It’s terrible, but I kind of love it.
I also love Southsiders’ commitment to Southside – to making it better, to supporting local businesses, to having and sharing Southside-pride – but it’s a distant second to watching someone shamelessly run a red light. A very distant second.
What would you change about Southbank?
Commercial tenants. I think this is Richmond in general, though. It seems like commercial property runs like 20 years behind residential shifts.
I live and work in my city (I work downtown) and yet if I want to stop on my way home and buy a vegetable (or anything not from a convenience store), I have to go miles and miles out of my way, practically into Chesterfield, just to pick up dinner.
It shouldn’t be like that.
When you look at the commercial growth in Hills and Heights, most of it seems to be happening up against the county line, in Stratford Hills. I imagine that’s so businesses can also draw from Bon Air (or commuters going anywhere in Chesterfield), but, again, I live and work in a capital city. I shouldn’t have to (practically) leave it to buy a tomato (except on Saturday mornings, of course!).
Advice to someone moving into the Southbank?
SmartTags. If you live here without a SmartTag (and use the Nickel Bridge), know you are hated. Oh, and proceed though intersections with extreme caution.
5 words to describe your neighborhood.
Diverse. I mean socioeconomically diverse. It’s one of the things I love about Reedy Creek. My block has renters, home owners, public housing – even a halfway house (is that public?). I think that’s how it’s supposed to be. I left the Museum District (my last apartment there) because I got priced out of it. My $600-a-month-all-ulitiles-included apartment went condo and sold for 200k. It was the third time in two years that happened to me.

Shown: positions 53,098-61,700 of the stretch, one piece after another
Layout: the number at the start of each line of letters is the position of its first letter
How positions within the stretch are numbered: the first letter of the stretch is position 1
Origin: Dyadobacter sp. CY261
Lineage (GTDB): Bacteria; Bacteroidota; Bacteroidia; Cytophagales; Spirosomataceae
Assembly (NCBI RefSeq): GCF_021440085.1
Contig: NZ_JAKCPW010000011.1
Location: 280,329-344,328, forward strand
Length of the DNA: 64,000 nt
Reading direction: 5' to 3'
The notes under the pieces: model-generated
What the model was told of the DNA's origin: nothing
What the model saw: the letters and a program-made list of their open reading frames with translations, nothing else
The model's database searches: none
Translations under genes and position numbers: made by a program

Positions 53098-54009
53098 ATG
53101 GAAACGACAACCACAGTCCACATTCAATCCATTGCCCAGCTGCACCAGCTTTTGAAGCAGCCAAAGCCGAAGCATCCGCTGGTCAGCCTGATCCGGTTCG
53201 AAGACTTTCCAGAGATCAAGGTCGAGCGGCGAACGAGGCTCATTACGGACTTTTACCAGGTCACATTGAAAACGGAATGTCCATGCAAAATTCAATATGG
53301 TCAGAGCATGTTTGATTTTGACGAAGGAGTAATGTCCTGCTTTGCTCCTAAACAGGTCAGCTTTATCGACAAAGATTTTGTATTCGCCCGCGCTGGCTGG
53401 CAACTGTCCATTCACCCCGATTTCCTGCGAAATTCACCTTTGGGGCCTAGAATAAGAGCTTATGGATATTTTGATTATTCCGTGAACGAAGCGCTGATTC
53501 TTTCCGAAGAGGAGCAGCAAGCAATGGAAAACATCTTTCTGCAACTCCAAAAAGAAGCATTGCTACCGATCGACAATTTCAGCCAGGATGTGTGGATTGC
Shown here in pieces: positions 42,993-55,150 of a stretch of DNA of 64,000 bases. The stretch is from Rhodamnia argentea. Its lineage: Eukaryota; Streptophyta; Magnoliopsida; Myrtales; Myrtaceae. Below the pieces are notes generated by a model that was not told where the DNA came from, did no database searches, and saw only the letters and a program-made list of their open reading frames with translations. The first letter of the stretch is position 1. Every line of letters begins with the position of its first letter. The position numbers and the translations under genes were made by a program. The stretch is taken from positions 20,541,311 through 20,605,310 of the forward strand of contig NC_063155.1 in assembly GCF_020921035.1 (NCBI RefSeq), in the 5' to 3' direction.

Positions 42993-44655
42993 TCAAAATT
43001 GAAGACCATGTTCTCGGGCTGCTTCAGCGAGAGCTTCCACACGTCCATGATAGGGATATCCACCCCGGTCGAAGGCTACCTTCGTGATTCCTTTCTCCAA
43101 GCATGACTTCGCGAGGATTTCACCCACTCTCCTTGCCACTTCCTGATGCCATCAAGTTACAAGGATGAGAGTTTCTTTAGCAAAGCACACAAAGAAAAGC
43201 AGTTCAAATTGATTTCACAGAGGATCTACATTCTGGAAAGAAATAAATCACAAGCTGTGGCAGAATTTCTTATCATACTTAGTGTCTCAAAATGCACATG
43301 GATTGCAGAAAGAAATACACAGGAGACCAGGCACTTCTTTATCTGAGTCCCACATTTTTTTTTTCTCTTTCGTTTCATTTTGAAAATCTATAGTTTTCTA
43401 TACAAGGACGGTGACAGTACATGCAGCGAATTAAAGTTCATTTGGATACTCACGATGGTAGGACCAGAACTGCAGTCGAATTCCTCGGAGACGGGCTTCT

I had to leave a neighborhood that was home for a decade because wealthier people had co-opted it.
I don’t want to see that happen here. I don’t think that’s what living in a city is supposed to be about. It shouldn’t be about Upper Middle Class people living next to slightly better or worse off other Upper Middle Class people. It should be about mixed use, and socioeconomically diverse-living.
I don’t know how we achieve it, but it’s how it should be.
Crap. I need four more words?
I guess it’s outdoorsy, as so many people seem to love cycling in that park, though in general I hate nature.
Kid-friendly (or maybe reproductively-enhanced?) – There are a lot of families in this area, which I think prospective (or existing) business owners should keep in mind. The majority of Southbankers seem to have kids and want to take them out and do things. Crossroads any time of day makes that clear, as does South of the James and Music in the Park. The degree to which people in this area want to go out and do things with their children is profound. I think if you’re going to open a business on Southside – any type of business – you’d better be prepared to be family-friendly. That’s what this area wants.
Drunken – Crossroads was always slammed, and then they added beer. Now it seems to be the go-to drinking spot south of the river. I’m not saying Southsiders are drunks, I’m just saying I’d like to get a table again … and for someone to put down the microbrew and notice that their child is playing in traffic.
Sugar-level Challenged? How else do you explain the dialysis center?